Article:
Two young men were arrested Friday in the killings of two Chinese graduate students, Ying Wu and Ming Qu, who were shot to death near the University of Southern California campus last month, police said.
Handout / AFP - Getty Images
Arrests were made of two suspects in the killings of Ying Wu, left, and Ming Qu, two University of Southern California students from China who were slain April 11.
Forensic evidence found at the scene of the crime linked the double murder to two attempted homicides in Los Angeles, leading to the arrest of two suspects, LAPD Chief Charlie Beck said Friday.
Bryan Barnes, 20, of Los Angeles, and Javier Bolden, 19, of Palmdale, are being held without bail in connection with the murders of the electrical engineering students from China, Beck said.
They have been booked for murder and are scheduled to be arraigned Tuesday.
Mayor Antonio Villaraigosa and LAPD Chief Charlie Beck joined detectives from the criminal gang homicide division for a news conference Friday night, announcing the arrests in the April 11 murders.
Detectives from the Bureau of Alcohol, Tobacco and Firearms and the FBI worked on the case with LAPD detectives.
"They left no stone unturned and spared no expense at the solving of this crime," Beck said. "People have the right to come this city from anywhere in the world ... without being phased by vicious criminals."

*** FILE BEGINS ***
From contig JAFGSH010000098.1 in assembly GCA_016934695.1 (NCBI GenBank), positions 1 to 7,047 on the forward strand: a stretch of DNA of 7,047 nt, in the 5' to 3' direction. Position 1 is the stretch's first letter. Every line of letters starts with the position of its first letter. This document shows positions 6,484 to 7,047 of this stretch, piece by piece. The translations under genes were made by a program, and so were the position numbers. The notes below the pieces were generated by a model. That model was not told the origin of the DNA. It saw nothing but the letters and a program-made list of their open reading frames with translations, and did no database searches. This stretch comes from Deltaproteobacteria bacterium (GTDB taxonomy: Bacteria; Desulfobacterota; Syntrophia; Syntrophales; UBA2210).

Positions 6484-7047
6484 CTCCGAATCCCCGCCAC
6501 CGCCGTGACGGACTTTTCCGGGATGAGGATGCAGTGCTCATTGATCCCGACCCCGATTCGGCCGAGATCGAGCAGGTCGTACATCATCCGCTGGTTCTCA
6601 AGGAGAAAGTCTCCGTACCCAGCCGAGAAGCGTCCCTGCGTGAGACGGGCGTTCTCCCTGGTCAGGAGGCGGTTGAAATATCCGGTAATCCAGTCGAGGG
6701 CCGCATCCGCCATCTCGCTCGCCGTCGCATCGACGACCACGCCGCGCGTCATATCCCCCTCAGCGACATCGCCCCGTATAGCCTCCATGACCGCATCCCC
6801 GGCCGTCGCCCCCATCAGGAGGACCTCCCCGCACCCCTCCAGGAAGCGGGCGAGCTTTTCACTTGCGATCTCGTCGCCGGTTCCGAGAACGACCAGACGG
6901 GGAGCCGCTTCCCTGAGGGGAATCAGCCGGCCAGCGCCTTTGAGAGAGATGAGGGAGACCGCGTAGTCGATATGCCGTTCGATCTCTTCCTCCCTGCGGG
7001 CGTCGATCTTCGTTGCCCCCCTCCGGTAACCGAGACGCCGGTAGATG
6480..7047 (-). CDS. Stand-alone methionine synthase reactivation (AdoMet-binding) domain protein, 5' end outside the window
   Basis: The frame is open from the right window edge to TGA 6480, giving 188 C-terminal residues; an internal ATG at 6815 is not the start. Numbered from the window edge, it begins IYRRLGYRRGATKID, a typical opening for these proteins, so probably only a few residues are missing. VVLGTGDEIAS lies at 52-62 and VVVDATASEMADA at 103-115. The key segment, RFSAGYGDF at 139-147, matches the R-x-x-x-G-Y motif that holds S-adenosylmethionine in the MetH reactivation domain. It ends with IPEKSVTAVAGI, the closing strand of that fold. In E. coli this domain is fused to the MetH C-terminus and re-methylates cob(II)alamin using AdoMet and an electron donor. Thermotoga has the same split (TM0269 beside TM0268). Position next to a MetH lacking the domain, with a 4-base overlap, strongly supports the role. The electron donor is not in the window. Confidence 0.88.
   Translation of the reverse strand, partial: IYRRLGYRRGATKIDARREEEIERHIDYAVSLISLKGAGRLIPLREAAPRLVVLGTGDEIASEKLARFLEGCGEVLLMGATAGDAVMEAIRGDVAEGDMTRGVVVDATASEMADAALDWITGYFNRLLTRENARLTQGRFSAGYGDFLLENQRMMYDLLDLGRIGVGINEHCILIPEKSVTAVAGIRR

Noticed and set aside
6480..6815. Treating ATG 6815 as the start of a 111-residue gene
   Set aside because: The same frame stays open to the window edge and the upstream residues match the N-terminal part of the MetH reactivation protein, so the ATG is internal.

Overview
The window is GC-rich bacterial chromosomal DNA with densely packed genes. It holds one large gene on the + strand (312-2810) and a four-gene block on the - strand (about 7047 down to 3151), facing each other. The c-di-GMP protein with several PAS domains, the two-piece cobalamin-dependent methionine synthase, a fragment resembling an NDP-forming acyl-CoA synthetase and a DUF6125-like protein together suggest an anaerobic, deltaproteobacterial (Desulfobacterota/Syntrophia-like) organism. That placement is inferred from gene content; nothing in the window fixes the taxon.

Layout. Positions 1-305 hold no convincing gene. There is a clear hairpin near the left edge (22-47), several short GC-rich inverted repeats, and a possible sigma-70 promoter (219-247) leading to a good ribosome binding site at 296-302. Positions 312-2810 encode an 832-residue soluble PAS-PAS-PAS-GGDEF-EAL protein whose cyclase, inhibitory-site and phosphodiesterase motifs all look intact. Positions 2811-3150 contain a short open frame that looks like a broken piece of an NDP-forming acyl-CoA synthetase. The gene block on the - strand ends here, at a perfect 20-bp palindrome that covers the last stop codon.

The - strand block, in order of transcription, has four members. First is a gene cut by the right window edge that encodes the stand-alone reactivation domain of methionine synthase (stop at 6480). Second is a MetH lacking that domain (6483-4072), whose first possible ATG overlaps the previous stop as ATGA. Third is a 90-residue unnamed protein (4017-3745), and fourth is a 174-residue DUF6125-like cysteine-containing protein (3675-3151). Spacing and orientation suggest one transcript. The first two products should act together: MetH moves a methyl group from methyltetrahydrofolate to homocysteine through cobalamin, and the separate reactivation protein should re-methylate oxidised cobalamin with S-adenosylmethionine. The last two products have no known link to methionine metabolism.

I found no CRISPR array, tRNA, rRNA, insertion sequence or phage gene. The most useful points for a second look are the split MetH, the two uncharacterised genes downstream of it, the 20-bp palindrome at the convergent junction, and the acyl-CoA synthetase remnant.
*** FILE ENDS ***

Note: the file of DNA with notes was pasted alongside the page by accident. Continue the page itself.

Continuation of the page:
Javier and Barnes have minor records and are not documented gang members, but Beck said authorities believe they have gang affiliations.
The announcement comes one day after the victims' parents filed a wrongful death suit against the university seeking unspecified damages.
Wu and Qu, both electrical engineering students from China, were double parked in a BMW sedan on Raymond Avenue south of Adams Boulevard late Wednesday, April 11, when a gunman fired at them.
Neighbors in the residential neighborhood, several blocks west of the USC campus, reported hearing shots fired.
The male student, Qu, escaped the car but was shot. He was found on the porch of a nearby residence, apparently seeking help from neighbors.
Annual scholarships were established in honor of the students, USC President C.L. Max Nikias said at a campuswide memorial service in April.
Wu and Qu were among the largest foreign student body in the United States.
Nearly 9,000 foreign transplants chose USC during the 2010-11 academic year, making the campus near downtown Los Angeles top in the nation for international students.
Between Fall 2009 and Spring 2010, enrollment by Chinese students jumped nearly 37 percent, according to that year's enrollment report.
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